Financing options. In the past redemption has been rare, as what debtor in bankruptcy has the ability to raise money for a lump sum purchase price, and what lender would make such a loan? There is, however, an option available for debtors, and debtor attorneys are aware of it. The option is to borrow the redemption price from “specialized” lenders, such as the company called “722 Redemption Funding, Inc.” This company is based in Cincinnati, Ohio. The company has been in business for a number of years and has expanded into other states - Virginia is one of them. Once the loan is made, this company takes a non-purchase money security interest in the vehicle and has first priority since the debtor has redeemed from (and therefore extinguished) the lien if the prior lender. To add insult to injury, this company uses another Cincinnati company (Collateral Valuation Services, L.L.C.) to prepare a vehicle condition report in an effort to determine the lowest possible value for the vehicle. If you have yet to see redemption by this method, I am sure that you will see one soon.

How do you value the collateral? This is a good question that does not always have a clear answer. To make it complicated, the method for determining redemption value differs in Chapters 7 and 13.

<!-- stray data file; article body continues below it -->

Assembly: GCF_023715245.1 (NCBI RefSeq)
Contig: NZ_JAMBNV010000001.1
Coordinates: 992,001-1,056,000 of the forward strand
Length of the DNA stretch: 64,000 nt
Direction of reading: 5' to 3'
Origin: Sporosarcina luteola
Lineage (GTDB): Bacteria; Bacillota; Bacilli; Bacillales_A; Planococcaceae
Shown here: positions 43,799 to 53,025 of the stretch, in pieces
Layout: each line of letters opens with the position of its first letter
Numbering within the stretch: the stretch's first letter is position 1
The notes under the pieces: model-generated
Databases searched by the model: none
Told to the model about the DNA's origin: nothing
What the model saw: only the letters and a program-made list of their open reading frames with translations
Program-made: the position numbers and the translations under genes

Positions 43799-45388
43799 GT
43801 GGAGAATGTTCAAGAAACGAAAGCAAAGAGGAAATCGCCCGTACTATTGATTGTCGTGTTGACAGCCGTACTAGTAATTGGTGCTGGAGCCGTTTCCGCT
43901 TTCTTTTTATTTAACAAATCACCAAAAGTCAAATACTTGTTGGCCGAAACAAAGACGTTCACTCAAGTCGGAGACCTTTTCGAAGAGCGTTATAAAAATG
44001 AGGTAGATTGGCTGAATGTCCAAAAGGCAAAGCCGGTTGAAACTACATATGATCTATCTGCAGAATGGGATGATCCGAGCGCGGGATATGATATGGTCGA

To determine collateral value in Chapter 7 cases, the case law is clear that the retail value should be used. The law is not so clear, however, in Chapter 13 cases. In 2004 I tried two cases before Judge Tice in the United States Bankruptcy Court, Eastern District of Virginia, Richmond Virginia, involving this very issue. The debtors’ attorneys filed motions for redemption proposing to pay the trade-in value rather than the retail value. I objected to the motions, arguing that they were not proposed in good faith based upon these proposed values, and, that the creditors would be irreparably harmed. In doing the legal research it became clear that there was no preexisting Virginia decision controlling the decision, and that different states were taking different positions – some states use the wholesale value, some use the retail value, and, some use something other value determined by either an average of the two or utilizing other factors, such as the expected return to the creditor from a disposal of the collateral in a commercially reasonable manner. Of course I argued that it is unfair to place the entire burden and the risk of loss on the creditor, especially since it was the debtor who was in default! Ultimately, Judge Tice, having reviewed all of the tests applied across the country, wrote a detailed opinion. Judge Tice ruled that debtors should not be forced to redeem at retail valuation because the purpose of Bankruptcy Code §722 is to allow debtors to avoid having to pay the cost for replacing a vehicle. He ruled that a close approximation to the wholesale or liquidation value would be fair to creditors given the fact that creditors will save the cost of repossession and resale – that the redemption value should resemble an amount which the secured creditor would expect to recover upon the repossession and reasonable commercial disposition of the property.